A Paradox in Sliding Contact Problems With Friction

[+] Author and Article Information
G. G. Adams

Department of Mechanical Engineering,  Northeastern University, Boston, MA 02115 Fellow ASME

J. R. Barber

Department of Mechanical Engineering,  University of Michigan, Ann Arbor, MI 48109Mem. ASME

M. Ciavarella

Senior Resarcher,  CNR-ITC Str. Crocefisso 2∕B, 70126 Bari, Italy

J. R. Rice

Division of Engineering and Applied Sciences,  Harvard University, Cambridge, MA 02138Fellow ASME

This phenomenon leads to a paradoxical behavior of its own, i.e., the Craggs–Roberts paradox (5-6).

J. Appl. Mech 72(3), 450-452 (Oct 03, 2003) (3 pages) doi:10.1115/1.1867992 History: Received September 09, 2002; Revised October 03, 2003

In problems involving the relative sliding to two bodies, the frictional force is taken to oppose the direction of the local relative slip velocity. For a rigid flat punch sliding over a half-plane at any speed, it is shown that the velocities of the half-plane particles near the edges of the punch seem to grow without limit in the same direction as the punch motion. Thus the local relative slip velocity changes sign. This phenomenon leads to a paradox in friction, in the sense that the assumed direction of sliding used for Coulomb friction is opposite that of the resulting slip velocity in the region sufficiently close to each of the edges of the punch. This paradox is not restricted to the case of a rigid punch, as it is due to the deformations in the half-plane over which the pressure is moving. It would therefore occur for any punch shape and elastic constants (including an elastic wedge) for which the applied pressure, moving along the free surface of the half-plane, is singular. The paradox is resolved by using a finite strain analysis of the kinematics for the rigid punch problem and it is expected that finite strain theory would resolve the paradox for a more general contact problem.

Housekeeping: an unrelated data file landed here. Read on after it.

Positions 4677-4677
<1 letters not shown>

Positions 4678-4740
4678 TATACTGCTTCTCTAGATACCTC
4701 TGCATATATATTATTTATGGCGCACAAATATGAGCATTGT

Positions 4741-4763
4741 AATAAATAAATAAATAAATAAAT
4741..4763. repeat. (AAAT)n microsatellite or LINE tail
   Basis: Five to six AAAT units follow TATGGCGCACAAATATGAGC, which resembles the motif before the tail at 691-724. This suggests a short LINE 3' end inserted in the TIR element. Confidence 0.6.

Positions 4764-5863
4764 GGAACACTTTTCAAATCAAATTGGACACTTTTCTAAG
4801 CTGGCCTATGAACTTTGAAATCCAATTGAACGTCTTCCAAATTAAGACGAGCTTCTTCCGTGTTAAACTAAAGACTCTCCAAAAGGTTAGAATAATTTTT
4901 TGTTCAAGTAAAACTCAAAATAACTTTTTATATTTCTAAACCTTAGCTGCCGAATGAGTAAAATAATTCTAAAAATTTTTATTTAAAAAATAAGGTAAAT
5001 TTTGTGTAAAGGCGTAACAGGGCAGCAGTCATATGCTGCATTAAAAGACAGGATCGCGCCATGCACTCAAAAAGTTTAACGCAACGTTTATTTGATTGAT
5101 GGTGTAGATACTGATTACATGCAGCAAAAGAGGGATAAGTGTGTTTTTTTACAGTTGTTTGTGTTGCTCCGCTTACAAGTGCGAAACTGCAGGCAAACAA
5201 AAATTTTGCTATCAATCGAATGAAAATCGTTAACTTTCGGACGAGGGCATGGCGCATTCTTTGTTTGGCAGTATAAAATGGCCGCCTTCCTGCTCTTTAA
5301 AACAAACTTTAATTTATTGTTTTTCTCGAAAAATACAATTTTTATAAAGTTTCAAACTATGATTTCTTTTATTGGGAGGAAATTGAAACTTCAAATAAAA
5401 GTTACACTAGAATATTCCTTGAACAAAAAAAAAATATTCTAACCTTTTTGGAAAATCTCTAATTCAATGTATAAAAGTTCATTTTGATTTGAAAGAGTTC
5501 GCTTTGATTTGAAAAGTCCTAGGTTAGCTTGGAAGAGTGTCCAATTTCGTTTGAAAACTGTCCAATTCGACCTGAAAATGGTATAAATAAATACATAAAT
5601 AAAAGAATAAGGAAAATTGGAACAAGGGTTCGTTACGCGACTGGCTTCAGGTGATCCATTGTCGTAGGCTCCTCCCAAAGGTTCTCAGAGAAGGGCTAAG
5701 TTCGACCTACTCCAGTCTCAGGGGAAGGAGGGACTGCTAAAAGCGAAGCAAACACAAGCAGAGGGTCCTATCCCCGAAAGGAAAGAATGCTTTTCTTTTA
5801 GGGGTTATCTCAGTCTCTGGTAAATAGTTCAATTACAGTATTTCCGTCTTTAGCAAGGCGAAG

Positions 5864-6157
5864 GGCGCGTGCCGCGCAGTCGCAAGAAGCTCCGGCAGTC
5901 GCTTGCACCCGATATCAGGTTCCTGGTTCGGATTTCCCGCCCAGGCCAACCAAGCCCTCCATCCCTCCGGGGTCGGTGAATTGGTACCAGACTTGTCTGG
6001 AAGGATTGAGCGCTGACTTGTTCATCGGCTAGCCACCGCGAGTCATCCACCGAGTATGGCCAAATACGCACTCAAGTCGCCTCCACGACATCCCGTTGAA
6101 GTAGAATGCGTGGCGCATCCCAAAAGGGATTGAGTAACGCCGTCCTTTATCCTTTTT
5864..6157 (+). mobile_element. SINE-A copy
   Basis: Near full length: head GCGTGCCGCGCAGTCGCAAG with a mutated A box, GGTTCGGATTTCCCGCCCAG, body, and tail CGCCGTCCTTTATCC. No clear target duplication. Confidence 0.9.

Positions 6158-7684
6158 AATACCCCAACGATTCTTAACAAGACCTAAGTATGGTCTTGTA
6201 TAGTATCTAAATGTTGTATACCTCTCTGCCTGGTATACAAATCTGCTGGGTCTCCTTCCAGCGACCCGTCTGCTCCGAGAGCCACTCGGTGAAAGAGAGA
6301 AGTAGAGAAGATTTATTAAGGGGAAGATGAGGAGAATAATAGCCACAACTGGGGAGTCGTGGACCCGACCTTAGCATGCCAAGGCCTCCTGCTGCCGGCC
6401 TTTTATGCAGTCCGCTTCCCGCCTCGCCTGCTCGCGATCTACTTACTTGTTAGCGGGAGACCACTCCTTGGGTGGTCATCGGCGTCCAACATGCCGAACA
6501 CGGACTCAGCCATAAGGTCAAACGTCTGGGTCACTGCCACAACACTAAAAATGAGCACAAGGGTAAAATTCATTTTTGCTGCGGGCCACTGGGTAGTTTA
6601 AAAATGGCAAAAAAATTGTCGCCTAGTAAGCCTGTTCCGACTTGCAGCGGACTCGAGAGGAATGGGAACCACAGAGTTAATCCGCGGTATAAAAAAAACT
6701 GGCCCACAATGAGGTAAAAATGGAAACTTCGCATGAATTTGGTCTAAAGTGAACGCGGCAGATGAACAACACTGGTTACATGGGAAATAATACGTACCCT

Copyright © 2005 by American Society of Mechanical Engineers
Your Session has timed out. Please sign back in to continue.



Grahic Jump Location
Figure 1

A flat rigid punch indenting an elastic half-plane




Some tools below are only available to our subscribers or users with an online account.

Related Content

Customize your page view by dragging and repositioning the boxes below.

Related Journal Articles
Related eBook Content
Topic Collections

Sorry! You do not have access to this content. For assistance or to subscribe, please contact us:

  • TELEPHONE: 1-800-843-2763 (Toll-free in the USA)
  • EMAIL: asmedigitalcollection@asme.org
Sign In